Sunday, 12 February 2012

Value Investors are absolute-performance oriented and are willing to hold cash when no bargains are available

Value investors, by contrast, are absolute-performance oriented; they are interested in returns only insofar as they relate to the achievement of their own investment goals, not how they compare with the way the overall market or other investors are faring. Good absolute performance is obtained by purchasing undervalued securities while selling holdings that be come more fully valued. For most investors absolute returns are the only ones that really matter; you cannot, after all, spend relative performance.

Absolute-performance-oriented investors usually take a longer-term perspective than relative-performance-oriented investors. A relative-performance-oriented investor is generally unwilling or unable to tolerate long periods of underperformance and therefore invests in whatever is currently popular. To do otherwise would jeopardize near-term results. Relative-performance-oriented investors may actually shun situations that clearly offer attractive absolute returns over the long run if making them would risk near-term underperformance. By contrast, absolute-performance-oriented investors are likely to prefer out-of-favor holdings that may take longer to come to fruition but also carry less risk of loss.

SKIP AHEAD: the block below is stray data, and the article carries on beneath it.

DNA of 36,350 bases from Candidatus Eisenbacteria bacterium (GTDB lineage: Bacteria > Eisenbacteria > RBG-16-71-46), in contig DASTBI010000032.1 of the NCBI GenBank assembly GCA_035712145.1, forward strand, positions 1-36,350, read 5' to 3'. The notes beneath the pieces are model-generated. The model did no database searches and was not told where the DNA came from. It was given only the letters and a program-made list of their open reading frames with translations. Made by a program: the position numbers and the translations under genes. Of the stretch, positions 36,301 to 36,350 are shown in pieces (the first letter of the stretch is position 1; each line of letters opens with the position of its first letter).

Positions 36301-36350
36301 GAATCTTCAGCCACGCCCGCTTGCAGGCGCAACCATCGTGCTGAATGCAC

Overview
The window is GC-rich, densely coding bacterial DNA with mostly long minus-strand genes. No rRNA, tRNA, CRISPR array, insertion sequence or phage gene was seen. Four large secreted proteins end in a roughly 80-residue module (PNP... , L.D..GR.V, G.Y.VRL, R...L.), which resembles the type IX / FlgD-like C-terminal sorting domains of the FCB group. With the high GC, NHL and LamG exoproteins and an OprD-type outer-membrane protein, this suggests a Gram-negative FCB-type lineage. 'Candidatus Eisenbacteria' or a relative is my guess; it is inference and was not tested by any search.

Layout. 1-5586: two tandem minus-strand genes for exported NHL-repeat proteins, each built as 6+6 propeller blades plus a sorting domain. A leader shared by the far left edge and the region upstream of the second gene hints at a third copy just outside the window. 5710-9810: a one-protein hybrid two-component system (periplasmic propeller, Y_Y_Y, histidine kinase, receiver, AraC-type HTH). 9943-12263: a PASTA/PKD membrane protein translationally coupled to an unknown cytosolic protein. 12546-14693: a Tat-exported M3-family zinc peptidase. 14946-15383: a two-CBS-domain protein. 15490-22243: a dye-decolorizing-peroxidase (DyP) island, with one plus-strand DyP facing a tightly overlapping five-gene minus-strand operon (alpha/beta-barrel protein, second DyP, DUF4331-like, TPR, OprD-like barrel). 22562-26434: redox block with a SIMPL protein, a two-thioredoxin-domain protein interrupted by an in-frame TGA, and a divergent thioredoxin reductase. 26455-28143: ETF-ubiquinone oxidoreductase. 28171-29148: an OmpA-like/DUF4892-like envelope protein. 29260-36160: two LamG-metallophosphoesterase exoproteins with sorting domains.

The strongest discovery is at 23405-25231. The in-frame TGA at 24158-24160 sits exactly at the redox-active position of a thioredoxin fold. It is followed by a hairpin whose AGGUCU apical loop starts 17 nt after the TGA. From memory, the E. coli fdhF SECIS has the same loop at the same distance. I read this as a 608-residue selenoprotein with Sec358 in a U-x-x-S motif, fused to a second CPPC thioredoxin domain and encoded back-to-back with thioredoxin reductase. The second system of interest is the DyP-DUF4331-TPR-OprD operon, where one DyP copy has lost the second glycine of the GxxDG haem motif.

One significant difference between an absolute- and relative-performance orientation is evident in the different strategies for investing available cash. Relative-performance-oriented investors will typically choose to be fully invested at all times, since cash balances would likely cause them to lag behind a rising market.  Since the goal is at least to match and optimally be at the market, any cash that is not promptly spent on specific investments must nevertheless be invested in a market-related index.

Absolute-performance-oriented investors, by contrast, are willing to hold cash reserves when no bargains are available.

  • Cash is liquid and provides a modest , sometimes attractive nominal return, usually above the rate of inflation. 
  • The liquidity of cash affords flexibility, for it can quickly be channeled into other investment outlets with minimal transaction costs. 
  • Finally, unlike any other holding, cash doe s not involve any risk of incurring opportunity cost (losses from the inability to take advantage of future bargains) since it does not drop in value during market declines.

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